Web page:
"We're obviously happy to get a win," said Berube, who got the game puck after the win. "That's them. I don't know. Nothing I tell them (about the early-game fights). That's just about being ready. We know it's going to be a hard game. We just played them the other night and a tough game, a physical game, so it might have carried over, I don't know.
(But the fights) create energy and emotion in the game. Guys feed off that for sure."
The Blues fed off it early and often, and it continued throughout.
Ivan Barbashev got things started when he finished Jordan Schmaltz's feed, beating Juuse Saros at 9 minutes 26 seconds into the first for a 1-0 lead. It started when Barbashev intercepted Miikka Salomaki's offensive zone pass that sprung a 2-on-1 than turned into 3-on-1 when Schmaltz joined the rush.
O'Reilly made it 2-0 at 13:09 of the first, finishing off Sammy Blais' pass, but the play started back in the Blues' zone when Pietrangelo broke up a 2-on-1 with Ryan Johansen and Roman Josi. The Blues got to the offensive zone, kept the play alive with Pietrangelo getting it to Blais in the high slot, and he punched it to O'Reilly, who beat Saros in tight.
"I got caught on a change there," O'Reilly said. "One guy came and I just jumped tried to get in the play. It was a great play by 'Blaiser', and we're just trying to get pucks into the net and a nice little tip by him to pick me up. I was trying to get it off."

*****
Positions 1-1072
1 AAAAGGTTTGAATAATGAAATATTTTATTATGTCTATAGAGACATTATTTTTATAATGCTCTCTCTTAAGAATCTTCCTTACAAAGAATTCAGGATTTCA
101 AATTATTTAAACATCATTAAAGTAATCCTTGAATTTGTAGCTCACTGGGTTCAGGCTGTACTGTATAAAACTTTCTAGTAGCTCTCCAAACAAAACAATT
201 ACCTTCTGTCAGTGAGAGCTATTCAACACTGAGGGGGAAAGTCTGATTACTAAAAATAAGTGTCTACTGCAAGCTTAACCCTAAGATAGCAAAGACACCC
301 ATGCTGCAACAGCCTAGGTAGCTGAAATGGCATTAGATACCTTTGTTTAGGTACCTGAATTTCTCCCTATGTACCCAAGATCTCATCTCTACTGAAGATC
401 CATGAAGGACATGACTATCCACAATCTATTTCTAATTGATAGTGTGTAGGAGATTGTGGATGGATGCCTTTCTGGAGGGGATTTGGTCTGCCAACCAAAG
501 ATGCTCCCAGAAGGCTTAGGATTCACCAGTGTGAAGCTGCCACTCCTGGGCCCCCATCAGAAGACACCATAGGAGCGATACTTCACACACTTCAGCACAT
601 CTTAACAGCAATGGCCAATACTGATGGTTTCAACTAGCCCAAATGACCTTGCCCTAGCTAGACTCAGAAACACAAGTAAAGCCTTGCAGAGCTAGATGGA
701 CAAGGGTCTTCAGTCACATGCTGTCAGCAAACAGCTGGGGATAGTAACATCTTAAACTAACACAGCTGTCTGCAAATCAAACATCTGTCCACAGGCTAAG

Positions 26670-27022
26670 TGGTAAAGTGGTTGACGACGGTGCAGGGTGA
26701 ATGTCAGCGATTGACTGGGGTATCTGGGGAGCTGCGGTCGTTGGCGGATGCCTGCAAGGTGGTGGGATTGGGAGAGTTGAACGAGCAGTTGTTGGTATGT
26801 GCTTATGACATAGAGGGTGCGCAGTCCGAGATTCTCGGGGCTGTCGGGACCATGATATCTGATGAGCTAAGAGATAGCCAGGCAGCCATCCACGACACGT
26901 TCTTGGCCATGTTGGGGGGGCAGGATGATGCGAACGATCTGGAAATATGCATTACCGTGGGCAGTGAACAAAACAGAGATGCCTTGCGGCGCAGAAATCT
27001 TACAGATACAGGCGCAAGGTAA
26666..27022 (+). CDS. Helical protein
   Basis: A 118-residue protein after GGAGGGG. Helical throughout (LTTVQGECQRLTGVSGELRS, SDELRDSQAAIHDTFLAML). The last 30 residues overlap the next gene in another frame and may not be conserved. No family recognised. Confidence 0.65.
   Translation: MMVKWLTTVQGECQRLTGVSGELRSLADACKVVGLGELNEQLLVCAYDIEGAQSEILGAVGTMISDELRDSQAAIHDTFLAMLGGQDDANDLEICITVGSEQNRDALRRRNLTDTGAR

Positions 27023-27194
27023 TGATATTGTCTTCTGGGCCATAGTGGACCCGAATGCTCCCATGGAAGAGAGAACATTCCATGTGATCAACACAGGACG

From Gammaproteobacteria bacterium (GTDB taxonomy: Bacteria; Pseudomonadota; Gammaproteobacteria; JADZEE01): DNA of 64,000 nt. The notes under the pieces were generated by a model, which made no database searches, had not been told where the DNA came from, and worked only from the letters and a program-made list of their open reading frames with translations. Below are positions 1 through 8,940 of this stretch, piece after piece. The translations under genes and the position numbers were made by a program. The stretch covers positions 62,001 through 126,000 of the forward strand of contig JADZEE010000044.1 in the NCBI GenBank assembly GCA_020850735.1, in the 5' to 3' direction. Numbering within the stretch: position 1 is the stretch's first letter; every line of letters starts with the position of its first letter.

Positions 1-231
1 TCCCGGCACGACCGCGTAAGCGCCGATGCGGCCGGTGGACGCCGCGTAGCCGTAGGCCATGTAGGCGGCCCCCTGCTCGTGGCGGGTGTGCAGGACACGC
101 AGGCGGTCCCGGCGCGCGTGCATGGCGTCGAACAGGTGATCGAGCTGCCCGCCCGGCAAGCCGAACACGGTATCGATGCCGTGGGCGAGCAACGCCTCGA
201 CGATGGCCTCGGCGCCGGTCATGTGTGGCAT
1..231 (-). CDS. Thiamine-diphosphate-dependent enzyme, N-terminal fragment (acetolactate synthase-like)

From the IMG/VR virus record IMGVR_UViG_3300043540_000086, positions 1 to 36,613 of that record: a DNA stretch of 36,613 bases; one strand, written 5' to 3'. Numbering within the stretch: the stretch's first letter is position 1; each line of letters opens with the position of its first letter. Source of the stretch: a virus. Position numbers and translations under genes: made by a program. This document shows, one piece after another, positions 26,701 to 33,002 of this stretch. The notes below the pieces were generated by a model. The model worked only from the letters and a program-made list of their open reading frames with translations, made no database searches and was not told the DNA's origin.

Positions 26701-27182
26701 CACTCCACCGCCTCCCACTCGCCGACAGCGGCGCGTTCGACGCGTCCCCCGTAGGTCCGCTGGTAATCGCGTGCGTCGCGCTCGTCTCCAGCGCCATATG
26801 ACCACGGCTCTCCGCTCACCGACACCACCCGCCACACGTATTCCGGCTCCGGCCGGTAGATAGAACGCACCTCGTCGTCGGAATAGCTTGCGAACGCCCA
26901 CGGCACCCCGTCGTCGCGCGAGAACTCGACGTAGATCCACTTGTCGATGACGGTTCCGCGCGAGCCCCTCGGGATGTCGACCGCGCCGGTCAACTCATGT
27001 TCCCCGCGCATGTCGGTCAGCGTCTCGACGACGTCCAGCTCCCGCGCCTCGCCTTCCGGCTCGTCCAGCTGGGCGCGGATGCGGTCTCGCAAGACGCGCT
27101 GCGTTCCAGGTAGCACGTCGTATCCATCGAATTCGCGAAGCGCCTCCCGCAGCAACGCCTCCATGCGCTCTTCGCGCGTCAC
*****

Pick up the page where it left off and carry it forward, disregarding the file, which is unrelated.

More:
Nick Bonino cut it to 2-1 when he scored a power-play goal for Nashville on its first shot of the game at 14:12, but Schenn's breakaway goal at 15:09 made it 3-1 when he picked off Frederick Gaudreau's pass in the neutral zone and off to the races he went.
"We've talked about it before," Schenn said. "... This is supposed to be a tough building to play in. I know from first hand playing in here as the opposition, and it just hasn't been that the past year and a half so we're going to keep on establishing that, keep playing hard. Obviously the fights are one thing, but I think everyone was physically engaged tonight, hard to play against and that's the type of hockey team we have to be."
This is when games usually got tricky for the Blues, and against a top team like the Predators (16-6-1), there would be a push after feeling like they were outplayed early. Good teams usually have a good response.